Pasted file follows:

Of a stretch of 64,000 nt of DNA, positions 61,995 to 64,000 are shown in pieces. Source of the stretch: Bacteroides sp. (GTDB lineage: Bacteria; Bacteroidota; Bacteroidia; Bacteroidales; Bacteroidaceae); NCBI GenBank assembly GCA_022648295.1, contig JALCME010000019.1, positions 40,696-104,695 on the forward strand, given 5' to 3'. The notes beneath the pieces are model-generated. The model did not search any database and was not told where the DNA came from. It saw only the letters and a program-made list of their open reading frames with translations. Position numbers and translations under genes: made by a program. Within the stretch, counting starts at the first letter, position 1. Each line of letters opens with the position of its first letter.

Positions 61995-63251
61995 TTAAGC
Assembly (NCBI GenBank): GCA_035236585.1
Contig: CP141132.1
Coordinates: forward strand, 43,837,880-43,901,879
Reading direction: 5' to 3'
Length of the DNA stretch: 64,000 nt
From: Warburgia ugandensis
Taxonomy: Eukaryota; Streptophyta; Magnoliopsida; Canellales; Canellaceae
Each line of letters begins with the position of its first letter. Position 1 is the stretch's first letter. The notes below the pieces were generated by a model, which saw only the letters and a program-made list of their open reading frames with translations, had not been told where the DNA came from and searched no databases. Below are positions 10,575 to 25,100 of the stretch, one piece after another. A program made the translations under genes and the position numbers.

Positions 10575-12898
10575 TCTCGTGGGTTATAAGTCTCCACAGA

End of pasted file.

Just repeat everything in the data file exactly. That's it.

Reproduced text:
Of a stretch of 64,000 nt of DNA, positions 61,995 to 64,000 are shown in pieces. Source of the stretch: Bacteroides sp. (GTDB lineage: Bacteria; Bacteroidota; Bacteroidia; Bacteroidales; Bacteroidaceae); NCBI GenBank assembly GCA_022648295.1, contig JALCME010000019.1, positions 40,696-104,695 on the forward strand, given 5' to 3'. The notes beneath the pieces are model-generated. The model did not search any database and was not told where the DNA came from. It saw only the letters and a program-made list of their open reading frames with translations. Position numbers and translations under genes: made by a program. Within the stretch, counting starts at the first letter, position 1. Each line of letters opens with the position of its first letter.

Positions 61995-63251
61995 TTAAGC
Assembly (NCBI GenBank): GCA_035236585.1
Contig: CP141132.1
Coordinates: forward strand, 43,837,880-43,901,879
Reading direction: 5' to 3'
Length of the DNA stretch: 64,000 nt
From: Warburgia ugandensis
Taxonomy: Eukaryota; Streptophyta; Magnoliopsida; Canellales; Canellaceae
Each line of letters begins with the position of its first letter. Position 1 is the stretch's first letter. The notes below the pieces were generated by a model, which saw only the letters and a program-made list of their open reading frames with translations, had not been told where the DNA came from and searched no databases. Below are positions 10,575 to 25,100 of the stretch, one piece after another. A program made the translations under genes and the position numbers.

Positions 10575-12898
10575 TCTCGTGGGTTATAAGTCTCCACAGA